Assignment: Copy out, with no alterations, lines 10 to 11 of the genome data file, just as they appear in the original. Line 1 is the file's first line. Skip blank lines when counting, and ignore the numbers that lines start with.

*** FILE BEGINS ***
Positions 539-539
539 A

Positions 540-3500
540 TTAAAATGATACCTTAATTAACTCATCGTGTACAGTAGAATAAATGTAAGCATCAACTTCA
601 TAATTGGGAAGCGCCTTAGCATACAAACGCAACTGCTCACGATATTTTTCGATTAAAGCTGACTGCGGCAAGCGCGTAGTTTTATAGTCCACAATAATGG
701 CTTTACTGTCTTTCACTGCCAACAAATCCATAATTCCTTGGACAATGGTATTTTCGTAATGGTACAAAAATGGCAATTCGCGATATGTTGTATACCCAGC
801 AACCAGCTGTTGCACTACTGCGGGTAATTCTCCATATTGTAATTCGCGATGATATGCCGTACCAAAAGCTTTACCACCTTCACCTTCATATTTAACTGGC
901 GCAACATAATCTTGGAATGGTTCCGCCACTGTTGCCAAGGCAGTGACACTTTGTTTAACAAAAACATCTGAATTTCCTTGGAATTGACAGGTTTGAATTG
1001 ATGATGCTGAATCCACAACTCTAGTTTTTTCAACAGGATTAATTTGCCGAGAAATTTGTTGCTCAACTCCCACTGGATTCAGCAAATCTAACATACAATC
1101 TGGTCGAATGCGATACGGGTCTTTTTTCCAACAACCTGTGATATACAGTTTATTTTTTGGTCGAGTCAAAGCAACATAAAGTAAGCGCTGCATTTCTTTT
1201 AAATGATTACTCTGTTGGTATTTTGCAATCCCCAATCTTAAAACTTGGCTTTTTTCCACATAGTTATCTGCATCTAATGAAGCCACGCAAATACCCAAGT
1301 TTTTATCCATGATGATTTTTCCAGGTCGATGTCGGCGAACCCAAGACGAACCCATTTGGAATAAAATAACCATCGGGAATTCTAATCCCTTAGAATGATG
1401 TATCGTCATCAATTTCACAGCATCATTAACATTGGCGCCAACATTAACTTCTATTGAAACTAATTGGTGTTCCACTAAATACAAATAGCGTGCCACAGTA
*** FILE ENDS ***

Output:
1101 TGGTCGAATGCGATACGGGTCTTTTTTCCAACAACCTGTGATATACAGTTTATTTTTTGGTCGAGTCAAAGCAACATAAAGTAAGCGCTGCATTTCTTTT
1201 AAATGATTACTCTGTTGGTATTTTGCAATCCCCAATCTTAAAACTTGGCTTTTTTCCACATAGTTATCTGCATCTAATGAAGCCACGCAAATACCCAAGT